One day something changed inside me, I couldn't let my friend control me any longer, I had to get help. I finally turned to a really good friend who wasn't judgemental and I knew would understand and she took me to my doctors where I just broke down. My doctor referred me for an assessment and I was diagnosed with severe depression, anxiety and OCD and was put on a high dose of meds and CBT. Unfortunately, ten years on I still haven't recovered. My doctor has told me that I most likely had some form of mental illness as a teenager but it didn't get recognised and just kept going until my mind couldn't take it any longer.
I found that the CBT and other therapies weren't working. I kept relapsing and I couldn't stop thinking, analysing my life. I must be able to find an answer but it wasn't to be, my childhood was with me no matter what.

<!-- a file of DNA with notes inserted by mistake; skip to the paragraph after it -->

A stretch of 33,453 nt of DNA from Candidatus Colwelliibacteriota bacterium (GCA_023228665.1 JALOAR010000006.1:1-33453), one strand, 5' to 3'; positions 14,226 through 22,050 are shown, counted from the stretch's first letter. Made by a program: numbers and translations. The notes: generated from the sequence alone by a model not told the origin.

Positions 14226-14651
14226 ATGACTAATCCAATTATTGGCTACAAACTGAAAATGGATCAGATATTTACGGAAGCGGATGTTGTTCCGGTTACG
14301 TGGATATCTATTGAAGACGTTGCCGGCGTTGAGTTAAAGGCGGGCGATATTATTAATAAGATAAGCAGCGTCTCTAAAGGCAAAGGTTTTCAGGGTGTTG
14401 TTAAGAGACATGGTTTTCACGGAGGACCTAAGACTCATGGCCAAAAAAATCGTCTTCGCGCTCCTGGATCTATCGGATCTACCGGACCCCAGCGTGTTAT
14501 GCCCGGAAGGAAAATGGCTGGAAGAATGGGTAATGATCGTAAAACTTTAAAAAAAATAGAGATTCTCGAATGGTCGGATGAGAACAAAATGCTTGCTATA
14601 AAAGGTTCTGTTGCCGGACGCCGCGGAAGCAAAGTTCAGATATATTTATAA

I had to try to learn to understand it, and so two years ago I started attending Parliamentary meetings for looked after children and care leavers and through these meetings I started to network and I now volunteer as a parent help line adviser at Youngminds, the UK's leading charity committed to improving the emotional wellbeing and mental health of children and young people and to empower professionals, carers and parents. I have now realised that I will never forget my past, but I could use the experience to help others. I've done a couple of articles and I really want to write a book - not just about me but the complete breakdown of the services that were meant to protect young people like me. More people need to speak so that things change and who better than those who have survived the system?
So for me it isn't about recovery it's about learning to live with my new best friend 'mental illness'.
Our guest blogger can be followed on Twitter at @keeleydear
For more information about YoungMinds' work with looked after young people visit our website.